23. tinagrrl

    I’m sorry Keith is no longer on TV.

    I am, if anything, well to the left of him — so to all the “Keith is an evil LIBERAL” folks — just be thankful it’s him you deal with, and not me. See, I’m an old woman who actually REMEMBERS the 50’s and 60’s — what you folks see as “socialist” was “center right” back then. We were, in many ways (not all), a better country then, and we knew there was no such thing as, “I did it ALL myself”.

    BUT — this is about BASEBALL, not politics. If you can’t let go of your prejudice to write about BASEBALL — well, there’s little hope for you. Please remember that.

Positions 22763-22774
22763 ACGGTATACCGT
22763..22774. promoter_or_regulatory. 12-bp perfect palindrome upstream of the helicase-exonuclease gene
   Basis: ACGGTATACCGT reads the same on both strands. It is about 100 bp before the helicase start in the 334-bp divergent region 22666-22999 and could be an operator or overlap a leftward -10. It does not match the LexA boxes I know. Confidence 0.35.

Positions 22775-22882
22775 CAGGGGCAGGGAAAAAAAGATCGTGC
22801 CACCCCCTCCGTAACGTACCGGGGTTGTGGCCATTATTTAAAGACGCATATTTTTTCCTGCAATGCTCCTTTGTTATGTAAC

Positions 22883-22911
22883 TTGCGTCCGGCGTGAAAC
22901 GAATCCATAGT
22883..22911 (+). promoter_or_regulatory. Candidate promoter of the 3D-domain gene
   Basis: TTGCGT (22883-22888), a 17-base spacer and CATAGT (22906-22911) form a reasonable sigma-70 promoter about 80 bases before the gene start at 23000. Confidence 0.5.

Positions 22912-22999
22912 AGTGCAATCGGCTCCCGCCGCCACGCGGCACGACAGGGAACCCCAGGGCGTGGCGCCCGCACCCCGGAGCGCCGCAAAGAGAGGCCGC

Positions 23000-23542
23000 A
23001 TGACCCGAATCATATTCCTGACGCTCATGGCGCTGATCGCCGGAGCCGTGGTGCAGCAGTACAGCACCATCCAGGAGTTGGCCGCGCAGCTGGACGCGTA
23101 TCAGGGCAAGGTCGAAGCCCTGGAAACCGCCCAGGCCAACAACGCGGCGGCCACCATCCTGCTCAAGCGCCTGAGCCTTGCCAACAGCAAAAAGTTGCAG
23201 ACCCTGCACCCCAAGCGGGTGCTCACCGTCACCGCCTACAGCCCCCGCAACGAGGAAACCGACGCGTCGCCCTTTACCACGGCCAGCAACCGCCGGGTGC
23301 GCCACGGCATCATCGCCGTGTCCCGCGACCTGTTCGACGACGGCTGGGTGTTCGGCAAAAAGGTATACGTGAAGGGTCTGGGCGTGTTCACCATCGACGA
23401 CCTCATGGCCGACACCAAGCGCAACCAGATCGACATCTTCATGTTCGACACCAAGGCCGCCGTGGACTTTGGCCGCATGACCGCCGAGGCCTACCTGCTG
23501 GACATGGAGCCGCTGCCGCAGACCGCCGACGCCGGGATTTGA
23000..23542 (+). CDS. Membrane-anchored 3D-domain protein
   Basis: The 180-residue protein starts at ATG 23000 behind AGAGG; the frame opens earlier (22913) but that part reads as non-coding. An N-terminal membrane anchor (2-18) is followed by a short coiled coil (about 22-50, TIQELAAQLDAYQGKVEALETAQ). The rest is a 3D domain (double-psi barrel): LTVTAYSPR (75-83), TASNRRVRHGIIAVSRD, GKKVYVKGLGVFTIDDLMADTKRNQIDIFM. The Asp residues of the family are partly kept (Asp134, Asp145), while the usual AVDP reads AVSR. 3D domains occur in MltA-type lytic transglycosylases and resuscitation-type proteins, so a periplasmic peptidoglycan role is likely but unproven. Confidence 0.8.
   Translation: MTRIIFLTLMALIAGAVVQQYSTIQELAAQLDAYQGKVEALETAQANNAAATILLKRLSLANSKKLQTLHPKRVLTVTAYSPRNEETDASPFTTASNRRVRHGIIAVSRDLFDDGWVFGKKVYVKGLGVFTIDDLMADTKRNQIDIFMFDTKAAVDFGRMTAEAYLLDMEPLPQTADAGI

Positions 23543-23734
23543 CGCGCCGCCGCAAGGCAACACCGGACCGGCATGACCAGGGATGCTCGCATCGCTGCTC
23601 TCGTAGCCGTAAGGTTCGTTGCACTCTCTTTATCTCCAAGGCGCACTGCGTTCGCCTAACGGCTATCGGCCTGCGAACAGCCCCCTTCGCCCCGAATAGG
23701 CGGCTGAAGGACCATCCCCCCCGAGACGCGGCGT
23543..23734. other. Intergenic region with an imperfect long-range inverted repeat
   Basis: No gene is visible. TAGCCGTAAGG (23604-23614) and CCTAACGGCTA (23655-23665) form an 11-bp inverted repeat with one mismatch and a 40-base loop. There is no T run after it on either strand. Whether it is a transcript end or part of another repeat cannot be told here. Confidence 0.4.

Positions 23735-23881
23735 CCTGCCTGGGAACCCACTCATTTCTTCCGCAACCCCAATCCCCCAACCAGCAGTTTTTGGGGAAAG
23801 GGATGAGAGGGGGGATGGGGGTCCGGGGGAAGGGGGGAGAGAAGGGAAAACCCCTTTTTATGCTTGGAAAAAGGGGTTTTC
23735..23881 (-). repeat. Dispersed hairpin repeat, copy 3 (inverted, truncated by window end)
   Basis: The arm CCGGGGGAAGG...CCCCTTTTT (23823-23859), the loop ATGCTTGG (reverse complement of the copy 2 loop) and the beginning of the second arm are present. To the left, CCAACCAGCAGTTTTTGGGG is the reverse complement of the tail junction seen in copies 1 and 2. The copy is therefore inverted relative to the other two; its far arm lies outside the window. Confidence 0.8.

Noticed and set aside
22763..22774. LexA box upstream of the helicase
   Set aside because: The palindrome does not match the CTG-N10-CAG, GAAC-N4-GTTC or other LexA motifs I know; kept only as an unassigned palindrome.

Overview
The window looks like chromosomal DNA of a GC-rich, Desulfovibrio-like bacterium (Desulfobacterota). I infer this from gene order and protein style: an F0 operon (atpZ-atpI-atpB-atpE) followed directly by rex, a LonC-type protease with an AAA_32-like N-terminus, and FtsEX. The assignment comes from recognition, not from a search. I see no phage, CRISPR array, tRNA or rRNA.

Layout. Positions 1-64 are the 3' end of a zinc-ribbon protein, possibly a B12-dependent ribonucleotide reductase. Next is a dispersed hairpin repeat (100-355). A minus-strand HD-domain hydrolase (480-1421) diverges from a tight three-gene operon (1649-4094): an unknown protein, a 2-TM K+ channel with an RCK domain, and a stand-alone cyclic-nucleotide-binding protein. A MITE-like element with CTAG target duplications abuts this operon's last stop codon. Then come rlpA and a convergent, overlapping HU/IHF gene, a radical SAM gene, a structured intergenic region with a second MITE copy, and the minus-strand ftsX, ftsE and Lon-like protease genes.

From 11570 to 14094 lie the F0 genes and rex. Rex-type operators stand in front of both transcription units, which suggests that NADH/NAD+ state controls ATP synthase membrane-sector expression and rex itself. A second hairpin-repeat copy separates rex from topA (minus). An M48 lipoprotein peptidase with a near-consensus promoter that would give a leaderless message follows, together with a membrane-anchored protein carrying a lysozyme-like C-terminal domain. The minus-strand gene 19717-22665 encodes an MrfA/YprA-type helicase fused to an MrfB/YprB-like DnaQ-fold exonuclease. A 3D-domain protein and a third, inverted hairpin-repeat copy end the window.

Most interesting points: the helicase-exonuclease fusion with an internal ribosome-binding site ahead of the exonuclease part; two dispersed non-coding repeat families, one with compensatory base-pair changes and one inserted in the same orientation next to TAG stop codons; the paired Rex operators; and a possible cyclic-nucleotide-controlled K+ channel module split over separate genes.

Heck, even Castro is a baseball fan.



  25. Sharie

    Sad news! I just pray hope for the best and sooner everything will be alright. And I will look forward for the latest update regarding to this matter.

    To visit my website, kindly cliquez ici .

Leave a Reply

Fill in your details below or click an icon to log in:

WordPress.com Logo

You are commenting using your WordPress.com account. Log Out /  Change )

Facebook photo

You are commenting using your Facebook account. Log Out /  Change )

Connecting to %s